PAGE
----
Co-Occurring Disorders: Substance Use and Mental Health Disorders
What Are Co-Occurring Disorders?
When a person has a mental health disorder (such as PTSD, anxiety, or depression) and a substance use disorder, it’s known as a comorbidity or co-occurring disorders.1,2,3
If you or a loved one are struggling with co-occurring disorders, you may already understand the challenges associated with both conditions.
To be diagnosed with co-occurring disorders, an individual needs to be evaluated and diagnosed with each disorder independently to ensure they aren’t experiencing effects and symptoms from just one disorder.3
Types of Co-Occurring Disorders
Any mental health disorder can occur with a SUD, but the most commonly occurring disorders include:3,6
- Anxiety disorders (particularly generalized anxiety disorder, social anxiety disorder, and panic disorder).
- Depressive disorders (particularly major depressive disorder and persistent depressive disorder).
- Post-traumatic stress disorder (PTSD).
- Attention-deficit/hyperactivity disorder (ADHD).
- Bipolar disorder.
- Schizophrenia and other psychotic disorders.
- Personality disorders (particularly borderline personality disorder or antisocial personality disorder).
Risk Factors for Co-Occurring Disorders
Risk factors are various biological, psychological, familial, or other social characteristics that, when present, may increase the likelihood of a person developing SUDs or mental health disorders.8 Many mental health disorders and SUDs have common risk factors, which include:9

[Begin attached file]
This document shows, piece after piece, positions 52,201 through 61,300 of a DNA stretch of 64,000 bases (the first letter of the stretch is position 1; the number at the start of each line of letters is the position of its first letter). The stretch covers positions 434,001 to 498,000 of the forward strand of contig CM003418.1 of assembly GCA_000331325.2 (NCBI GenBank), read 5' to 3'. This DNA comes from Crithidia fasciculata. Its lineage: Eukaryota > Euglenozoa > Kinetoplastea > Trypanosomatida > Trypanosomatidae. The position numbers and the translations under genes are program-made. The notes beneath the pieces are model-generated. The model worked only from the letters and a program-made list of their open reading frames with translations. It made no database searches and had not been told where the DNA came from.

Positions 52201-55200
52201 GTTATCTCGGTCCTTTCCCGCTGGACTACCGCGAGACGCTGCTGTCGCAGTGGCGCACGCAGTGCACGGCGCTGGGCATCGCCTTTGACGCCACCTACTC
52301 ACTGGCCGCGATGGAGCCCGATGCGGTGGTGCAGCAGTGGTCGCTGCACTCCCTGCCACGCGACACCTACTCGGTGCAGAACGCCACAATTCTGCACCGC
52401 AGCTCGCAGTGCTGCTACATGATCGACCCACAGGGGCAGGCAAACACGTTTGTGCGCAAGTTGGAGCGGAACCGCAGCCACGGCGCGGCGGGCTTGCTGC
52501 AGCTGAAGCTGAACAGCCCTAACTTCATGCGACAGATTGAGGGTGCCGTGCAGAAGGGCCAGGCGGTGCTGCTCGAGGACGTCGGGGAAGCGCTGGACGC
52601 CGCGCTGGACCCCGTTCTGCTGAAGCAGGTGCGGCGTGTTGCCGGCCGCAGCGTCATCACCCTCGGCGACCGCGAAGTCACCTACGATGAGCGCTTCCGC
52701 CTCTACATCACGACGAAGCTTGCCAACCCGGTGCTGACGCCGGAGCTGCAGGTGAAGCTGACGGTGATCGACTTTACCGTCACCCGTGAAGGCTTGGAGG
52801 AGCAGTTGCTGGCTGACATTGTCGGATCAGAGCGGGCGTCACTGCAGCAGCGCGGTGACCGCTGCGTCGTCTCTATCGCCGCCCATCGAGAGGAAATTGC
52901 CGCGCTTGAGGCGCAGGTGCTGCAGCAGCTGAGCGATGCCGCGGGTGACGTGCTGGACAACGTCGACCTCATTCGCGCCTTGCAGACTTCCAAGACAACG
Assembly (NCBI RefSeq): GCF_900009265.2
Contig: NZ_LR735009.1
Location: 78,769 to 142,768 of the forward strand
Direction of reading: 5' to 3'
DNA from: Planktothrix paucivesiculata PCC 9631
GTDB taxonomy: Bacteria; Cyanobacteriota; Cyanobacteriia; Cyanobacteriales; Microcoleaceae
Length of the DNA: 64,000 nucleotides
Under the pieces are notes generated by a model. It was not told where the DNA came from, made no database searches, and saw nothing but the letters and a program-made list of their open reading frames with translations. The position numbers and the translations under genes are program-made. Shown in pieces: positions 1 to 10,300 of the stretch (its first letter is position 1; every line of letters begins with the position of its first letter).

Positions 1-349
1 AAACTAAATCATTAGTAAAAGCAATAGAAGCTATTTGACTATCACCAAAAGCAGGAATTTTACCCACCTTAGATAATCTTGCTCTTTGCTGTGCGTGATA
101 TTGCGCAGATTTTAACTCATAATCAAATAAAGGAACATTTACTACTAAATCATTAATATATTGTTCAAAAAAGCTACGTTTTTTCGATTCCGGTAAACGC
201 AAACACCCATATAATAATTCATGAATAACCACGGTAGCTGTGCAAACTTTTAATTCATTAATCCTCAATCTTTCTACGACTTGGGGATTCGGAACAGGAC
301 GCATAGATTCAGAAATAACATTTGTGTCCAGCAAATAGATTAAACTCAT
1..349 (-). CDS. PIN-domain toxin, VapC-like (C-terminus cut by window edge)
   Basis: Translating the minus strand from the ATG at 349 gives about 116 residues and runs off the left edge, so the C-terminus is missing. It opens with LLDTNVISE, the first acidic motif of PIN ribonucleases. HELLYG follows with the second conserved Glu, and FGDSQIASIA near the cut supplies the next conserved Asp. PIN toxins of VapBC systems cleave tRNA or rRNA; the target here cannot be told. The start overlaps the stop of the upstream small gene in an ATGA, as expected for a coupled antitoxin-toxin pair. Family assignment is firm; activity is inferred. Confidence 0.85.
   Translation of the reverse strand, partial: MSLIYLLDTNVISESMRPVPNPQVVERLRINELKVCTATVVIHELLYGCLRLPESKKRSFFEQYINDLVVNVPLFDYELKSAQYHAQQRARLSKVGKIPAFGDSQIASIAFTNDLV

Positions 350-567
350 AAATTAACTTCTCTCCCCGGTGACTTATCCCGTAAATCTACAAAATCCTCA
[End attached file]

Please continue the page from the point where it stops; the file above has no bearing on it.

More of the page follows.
- Genetics. Around 40 to 60% of the development of a SUD may be related to genetics. SUDs and mental illness are heritable, meaning a person is at increased risk should a parent or family member have one condition or co-occurring disorders.
- Life experiences. Childhood trauma, extraordinary stress, and drug use at an early age can lead to increased risk for SUDs and mental health disorders.
- Neurochemicals. Neurochemicals such as dopamine and GABA, as well as the parts of the brain involved in reward, decision-making, and emotions, play a role in SUDs and mental health disorders.
Treatment for Co-Occurring Disorders
Treating both disorders concurrently in an integrated treatment approach is the standard of care for treating co-occurring substance use disorders and mental health disorders.10 In several studies, the integrated treatment approach consistently resulted in better outcomes than treating each disorder separately.11
Many of the approaches used in the treatment of co-occurring disorders involve some form of behavioral therapy or psychotherapy, along with strategies like education and employment skills to improve overall functioning and keep people motivated to stay in treatment.11
Find Co-Occurring Disorder Treatment Near Me
Finding integrated treatment for co-occurring substance use disorders and mental health disorders may be foundational to the rest of your recovery. Many people can benefit from a reputable treatment program that addresses both conditions at the same time and customizes care to address specific individual needs.10
American Addiction Centers (AAC) offers evidence-based treatment programs across the country that specialize in treating co-occurring conditions. If you or your loved one are struggling with co-occurring disorders, call our caring team at to learn about our facilities, how to pay with insurance, and what types of treatment may be right for you.